The next factor is knowing the war. Understanding how war works is essential to keeping yourself safe in these kinds of places. Yemen’s conflict is unique, however. Every day I was in Sanaa, the Saudi Alliance conducted precision bombing into the city. Many times these bombs were in close proximity or directed at targets near me. These airstrikes often killed innocent civilians.
Yemen’s war is also changing fast. While in Sanaa, former president Ali Abdullah Saleh started making overtures to the Saudi Alliance in direct conflict with his previous alliance with the Houthi. The city quickly turned into an all-out war, making our travel plans come to a halt.
The security and combat are definitely big obstacles, but the hardest factor is witnessing the after-effects of war. The ones who suffer the most are the civilians of Yemen. Traveling here, every day you will see people suffering from disease, poverty, and conflict.
My Journey through Yemen
Never has a country captured my heart quite like Yemen. Its nature is pristine. Its historic sights are breathtaking. And Yemen’s people are the most hospitable I have ever met. If it wasn’t for all the war, Yemen would be a travelers dream. It is a country like no other! When the war is finished – which I hope is as soon as possible – come here and you too will discover why I am so in love with this place. This is a brief account of my journey through Yemen mainland.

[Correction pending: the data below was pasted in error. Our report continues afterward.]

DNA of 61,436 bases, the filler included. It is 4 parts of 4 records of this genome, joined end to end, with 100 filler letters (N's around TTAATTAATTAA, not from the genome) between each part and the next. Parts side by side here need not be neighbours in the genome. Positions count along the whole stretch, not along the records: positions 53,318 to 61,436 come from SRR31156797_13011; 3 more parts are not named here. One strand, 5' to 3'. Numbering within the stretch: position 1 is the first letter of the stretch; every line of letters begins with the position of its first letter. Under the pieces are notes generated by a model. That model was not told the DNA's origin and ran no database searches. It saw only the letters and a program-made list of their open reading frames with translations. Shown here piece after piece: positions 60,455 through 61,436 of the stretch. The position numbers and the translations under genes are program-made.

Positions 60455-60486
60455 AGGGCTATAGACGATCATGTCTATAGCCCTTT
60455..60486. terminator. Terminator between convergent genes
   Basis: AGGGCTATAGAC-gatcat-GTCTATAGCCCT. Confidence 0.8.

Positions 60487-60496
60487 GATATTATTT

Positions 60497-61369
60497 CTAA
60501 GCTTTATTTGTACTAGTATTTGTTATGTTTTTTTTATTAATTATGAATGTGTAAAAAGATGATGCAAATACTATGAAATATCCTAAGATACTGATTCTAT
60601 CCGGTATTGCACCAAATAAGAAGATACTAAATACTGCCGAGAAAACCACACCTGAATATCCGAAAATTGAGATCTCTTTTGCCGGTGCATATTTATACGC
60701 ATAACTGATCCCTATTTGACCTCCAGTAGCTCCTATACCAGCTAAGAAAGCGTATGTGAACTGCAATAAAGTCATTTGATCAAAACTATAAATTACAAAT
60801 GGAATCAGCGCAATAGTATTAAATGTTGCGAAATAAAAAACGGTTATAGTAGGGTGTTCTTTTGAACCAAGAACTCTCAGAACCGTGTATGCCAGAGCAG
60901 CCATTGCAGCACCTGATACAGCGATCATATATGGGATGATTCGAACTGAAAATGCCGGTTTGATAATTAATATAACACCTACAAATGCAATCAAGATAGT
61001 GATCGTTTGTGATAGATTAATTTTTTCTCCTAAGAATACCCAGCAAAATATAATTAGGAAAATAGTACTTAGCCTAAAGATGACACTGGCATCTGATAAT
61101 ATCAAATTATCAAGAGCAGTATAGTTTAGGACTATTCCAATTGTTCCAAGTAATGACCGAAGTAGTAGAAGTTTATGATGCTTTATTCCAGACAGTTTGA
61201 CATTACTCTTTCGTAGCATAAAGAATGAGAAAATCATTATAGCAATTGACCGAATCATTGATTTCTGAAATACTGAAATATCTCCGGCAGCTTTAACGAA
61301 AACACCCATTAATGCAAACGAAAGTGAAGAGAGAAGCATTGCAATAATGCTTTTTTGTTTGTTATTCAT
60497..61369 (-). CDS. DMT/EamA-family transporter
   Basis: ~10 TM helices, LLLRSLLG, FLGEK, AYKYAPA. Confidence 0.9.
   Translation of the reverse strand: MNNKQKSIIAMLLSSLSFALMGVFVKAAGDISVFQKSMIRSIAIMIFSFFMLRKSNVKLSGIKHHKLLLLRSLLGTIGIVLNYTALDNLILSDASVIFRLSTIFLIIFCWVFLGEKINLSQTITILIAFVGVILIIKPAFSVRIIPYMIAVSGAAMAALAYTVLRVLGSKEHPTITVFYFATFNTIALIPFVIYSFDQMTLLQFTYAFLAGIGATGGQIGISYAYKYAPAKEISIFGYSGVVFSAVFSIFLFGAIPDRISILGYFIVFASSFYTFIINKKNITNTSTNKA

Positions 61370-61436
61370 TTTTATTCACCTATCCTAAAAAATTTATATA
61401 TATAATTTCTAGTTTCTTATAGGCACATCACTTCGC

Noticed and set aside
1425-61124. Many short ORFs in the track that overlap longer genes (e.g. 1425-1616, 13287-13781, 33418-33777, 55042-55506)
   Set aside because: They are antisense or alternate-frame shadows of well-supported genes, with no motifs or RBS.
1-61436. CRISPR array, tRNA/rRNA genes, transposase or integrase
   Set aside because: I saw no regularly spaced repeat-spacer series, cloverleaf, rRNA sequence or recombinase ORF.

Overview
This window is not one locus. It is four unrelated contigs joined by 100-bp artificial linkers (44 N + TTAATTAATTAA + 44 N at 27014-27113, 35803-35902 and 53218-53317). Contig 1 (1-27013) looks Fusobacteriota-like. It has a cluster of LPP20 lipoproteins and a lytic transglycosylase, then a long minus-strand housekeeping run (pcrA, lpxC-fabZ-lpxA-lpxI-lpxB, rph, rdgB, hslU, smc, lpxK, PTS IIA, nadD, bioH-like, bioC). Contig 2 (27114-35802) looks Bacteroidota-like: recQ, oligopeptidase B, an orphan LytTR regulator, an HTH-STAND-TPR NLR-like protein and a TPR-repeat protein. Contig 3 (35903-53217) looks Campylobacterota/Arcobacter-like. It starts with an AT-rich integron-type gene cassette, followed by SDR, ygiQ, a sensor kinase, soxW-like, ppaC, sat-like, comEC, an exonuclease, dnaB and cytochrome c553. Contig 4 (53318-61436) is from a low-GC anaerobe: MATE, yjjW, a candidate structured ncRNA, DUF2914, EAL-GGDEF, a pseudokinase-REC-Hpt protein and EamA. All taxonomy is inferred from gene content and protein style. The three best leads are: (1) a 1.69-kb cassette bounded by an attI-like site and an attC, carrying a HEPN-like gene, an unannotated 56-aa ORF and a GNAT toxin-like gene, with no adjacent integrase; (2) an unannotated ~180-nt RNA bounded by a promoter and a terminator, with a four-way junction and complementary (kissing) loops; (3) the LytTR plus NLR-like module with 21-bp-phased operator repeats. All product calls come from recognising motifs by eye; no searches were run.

From Oman, we crossed the remote northern desert border. Yes, It is one hundred percent possible! I entered with a company as a tourist. I had no special permission at this point. From here it was a long, nine-hour drive to Seiyun, the capital city of Hadhramaut.
The lush valleys around Seiyun take you back in time. The mudbrick houses line the rivers while superb rock gorges tower above replicating the Grand Canyon. Life here is simple. Most people make their living from farming the fertile valleys. The remoteness has left the region quite traditional.
In the valley, we visited a few incredible places. The first was Wadi Dawan. It is famed for its untouched towns, palaces, and natural beauty. The second was the legendary city of Shibam, which is dubbed as the Manhattan of Arabia with its eight-story ancient mudbrick towers. Lastly, we visited Tarim, which has plenty of historic cemeteries and mosques.
Leaving Hadhramaut, you enter the endless sands of the Empty Quarter. Here is also the ancient Sabaean kingdom. Hidden in the sands are ancient ruins of the little known Sabaeans they ruled the region for almost 1500 years and the kingdom of Saba’ has been linked with the biblical land of Sheba.
This region is also one of the most lawless in Yemen. Crossing the vast desert, you come across small communities which exist solely to supply travelers with petrol and food. It is like a scene from Star Wars Tatooine. You will find groups like ISIS and Al Qaeda here, however, and is not a good place to be for too long.